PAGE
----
The Witches of Ruidoso
By John Sandoval
Piñata Books • 2013 • 120 pages
Trade Paperback ($12.95)
14 and up
Elegiac, elegant and understated, Sandoval’s short novel about a boy’s first love, set in the 1890s in Ruidoso, New Mexico, is a beauty to behold. Elijah looks back from an advanced age to his youth, when Beth Delilah and her father moved to the then tiny town and took over her uncle’s general store. Both young people are motherless, but Beth Delilah has the additional burden—or gift—of sensing things that others don’t. She also has seizures that bring her, she says, to a “forbidden territory.”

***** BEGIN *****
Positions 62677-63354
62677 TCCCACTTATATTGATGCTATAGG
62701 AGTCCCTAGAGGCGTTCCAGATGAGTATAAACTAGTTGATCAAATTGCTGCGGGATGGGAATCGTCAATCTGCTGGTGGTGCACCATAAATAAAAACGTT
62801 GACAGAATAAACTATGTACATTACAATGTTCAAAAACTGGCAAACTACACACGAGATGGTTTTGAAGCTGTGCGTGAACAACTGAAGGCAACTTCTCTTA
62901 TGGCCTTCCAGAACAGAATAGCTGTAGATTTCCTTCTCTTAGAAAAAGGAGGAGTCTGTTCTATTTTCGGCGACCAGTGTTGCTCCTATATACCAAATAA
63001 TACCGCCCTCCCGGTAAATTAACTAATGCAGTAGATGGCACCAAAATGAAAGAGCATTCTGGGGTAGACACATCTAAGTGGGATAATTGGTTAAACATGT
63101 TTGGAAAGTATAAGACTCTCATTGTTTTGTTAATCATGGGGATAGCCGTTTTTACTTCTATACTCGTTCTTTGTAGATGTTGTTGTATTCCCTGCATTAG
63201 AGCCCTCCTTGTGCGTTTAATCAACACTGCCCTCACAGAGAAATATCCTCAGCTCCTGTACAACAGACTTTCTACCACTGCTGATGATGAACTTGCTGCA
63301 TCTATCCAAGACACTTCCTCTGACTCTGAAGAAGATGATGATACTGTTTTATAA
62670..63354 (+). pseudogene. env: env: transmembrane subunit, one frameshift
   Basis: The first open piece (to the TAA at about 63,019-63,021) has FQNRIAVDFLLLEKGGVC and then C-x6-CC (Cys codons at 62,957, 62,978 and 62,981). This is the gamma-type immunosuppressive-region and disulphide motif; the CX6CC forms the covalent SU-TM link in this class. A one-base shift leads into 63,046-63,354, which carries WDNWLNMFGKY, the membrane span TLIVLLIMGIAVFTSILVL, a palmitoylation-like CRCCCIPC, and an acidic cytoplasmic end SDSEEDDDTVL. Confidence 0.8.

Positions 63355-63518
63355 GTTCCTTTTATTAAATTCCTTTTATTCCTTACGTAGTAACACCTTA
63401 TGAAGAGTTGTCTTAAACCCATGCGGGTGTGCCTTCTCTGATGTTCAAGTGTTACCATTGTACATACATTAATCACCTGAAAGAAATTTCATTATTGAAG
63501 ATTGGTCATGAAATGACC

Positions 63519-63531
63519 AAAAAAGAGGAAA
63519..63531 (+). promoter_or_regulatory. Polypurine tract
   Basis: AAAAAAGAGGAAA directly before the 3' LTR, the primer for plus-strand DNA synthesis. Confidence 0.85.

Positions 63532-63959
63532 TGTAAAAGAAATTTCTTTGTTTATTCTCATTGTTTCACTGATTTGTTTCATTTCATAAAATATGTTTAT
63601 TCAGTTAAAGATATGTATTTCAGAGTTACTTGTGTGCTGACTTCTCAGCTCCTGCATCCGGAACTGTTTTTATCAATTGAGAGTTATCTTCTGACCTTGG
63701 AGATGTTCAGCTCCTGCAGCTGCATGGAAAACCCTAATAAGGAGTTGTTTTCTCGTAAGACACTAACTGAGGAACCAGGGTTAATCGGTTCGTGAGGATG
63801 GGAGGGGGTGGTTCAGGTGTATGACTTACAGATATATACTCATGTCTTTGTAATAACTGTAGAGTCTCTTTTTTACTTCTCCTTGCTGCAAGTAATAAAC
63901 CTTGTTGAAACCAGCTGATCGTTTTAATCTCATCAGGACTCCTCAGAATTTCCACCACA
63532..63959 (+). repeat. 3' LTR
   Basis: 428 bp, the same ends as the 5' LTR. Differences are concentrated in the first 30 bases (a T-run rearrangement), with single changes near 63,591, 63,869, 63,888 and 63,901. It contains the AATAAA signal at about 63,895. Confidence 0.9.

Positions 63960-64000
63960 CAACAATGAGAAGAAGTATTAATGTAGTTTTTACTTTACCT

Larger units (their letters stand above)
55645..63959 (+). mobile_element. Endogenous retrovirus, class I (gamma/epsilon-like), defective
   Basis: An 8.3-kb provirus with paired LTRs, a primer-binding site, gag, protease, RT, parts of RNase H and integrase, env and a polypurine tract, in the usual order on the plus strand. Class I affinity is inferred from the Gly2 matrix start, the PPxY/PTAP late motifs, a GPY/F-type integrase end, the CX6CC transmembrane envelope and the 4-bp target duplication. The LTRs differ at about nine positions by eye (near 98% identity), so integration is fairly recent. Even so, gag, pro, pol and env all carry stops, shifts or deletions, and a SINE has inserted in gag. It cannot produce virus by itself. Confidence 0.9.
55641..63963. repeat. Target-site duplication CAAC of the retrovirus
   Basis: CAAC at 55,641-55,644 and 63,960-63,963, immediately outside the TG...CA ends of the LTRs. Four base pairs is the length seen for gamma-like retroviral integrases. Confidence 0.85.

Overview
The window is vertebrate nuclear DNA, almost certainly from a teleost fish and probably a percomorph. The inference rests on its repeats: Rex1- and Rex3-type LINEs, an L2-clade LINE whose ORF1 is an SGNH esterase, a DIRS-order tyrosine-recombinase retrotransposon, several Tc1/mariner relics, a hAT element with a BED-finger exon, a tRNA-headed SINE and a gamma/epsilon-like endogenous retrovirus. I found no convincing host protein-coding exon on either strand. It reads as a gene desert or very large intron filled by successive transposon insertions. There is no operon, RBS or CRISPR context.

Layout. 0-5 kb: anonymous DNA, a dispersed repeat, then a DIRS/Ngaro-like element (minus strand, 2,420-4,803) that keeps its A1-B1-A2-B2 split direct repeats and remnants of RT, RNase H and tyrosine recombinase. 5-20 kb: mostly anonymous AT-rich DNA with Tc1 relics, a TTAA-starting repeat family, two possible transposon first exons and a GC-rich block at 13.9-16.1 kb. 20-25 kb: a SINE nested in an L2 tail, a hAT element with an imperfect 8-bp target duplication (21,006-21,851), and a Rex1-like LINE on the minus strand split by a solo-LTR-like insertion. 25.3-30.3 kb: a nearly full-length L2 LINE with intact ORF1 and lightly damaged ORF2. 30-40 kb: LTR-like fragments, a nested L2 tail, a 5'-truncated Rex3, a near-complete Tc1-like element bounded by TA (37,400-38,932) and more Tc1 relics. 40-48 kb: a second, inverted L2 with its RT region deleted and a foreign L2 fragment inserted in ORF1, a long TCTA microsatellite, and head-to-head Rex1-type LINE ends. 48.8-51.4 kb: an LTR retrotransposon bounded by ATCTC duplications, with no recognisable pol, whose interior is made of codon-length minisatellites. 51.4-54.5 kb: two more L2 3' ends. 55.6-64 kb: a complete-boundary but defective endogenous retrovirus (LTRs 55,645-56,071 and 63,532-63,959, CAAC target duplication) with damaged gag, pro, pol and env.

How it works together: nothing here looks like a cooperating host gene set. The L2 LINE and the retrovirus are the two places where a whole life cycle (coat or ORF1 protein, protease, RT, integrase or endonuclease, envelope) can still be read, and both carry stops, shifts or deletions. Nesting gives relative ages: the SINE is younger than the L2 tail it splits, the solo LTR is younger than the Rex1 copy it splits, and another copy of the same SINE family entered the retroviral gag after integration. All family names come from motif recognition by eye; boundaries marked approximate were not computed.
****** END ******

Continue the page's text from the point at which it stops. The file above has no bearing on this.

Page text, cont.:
Read Related: Hammer of Witches
“It’s like touching a tiger with your eyes closed when you do not know that it’s a tiger,” she says. This statement is indicative of the quiet poeticism of Sandoval’s writing, especially when it touches on Elijah’s erotic awakening—tenderly in the case of his adoration of Beth Delilah and with deep dread at the advances of Señora Roja, locally reputed to be both a curandera and a witch. The youngsters come into conflict with the healer when they learn of an allegedly possessed girl who has been delivered into her power. The healer and her subject’s violent ends counterpoint the more peaceful death of Beth Delilah, which haunts Elijah for the rest of his very long life.
Tragic and lovely, The Witches of Ruidoso is, sadly, Sandoval’s only novel, published posthumously.
—Reviewed by Coop Renner, Retired Librarian: El Paso Independent School District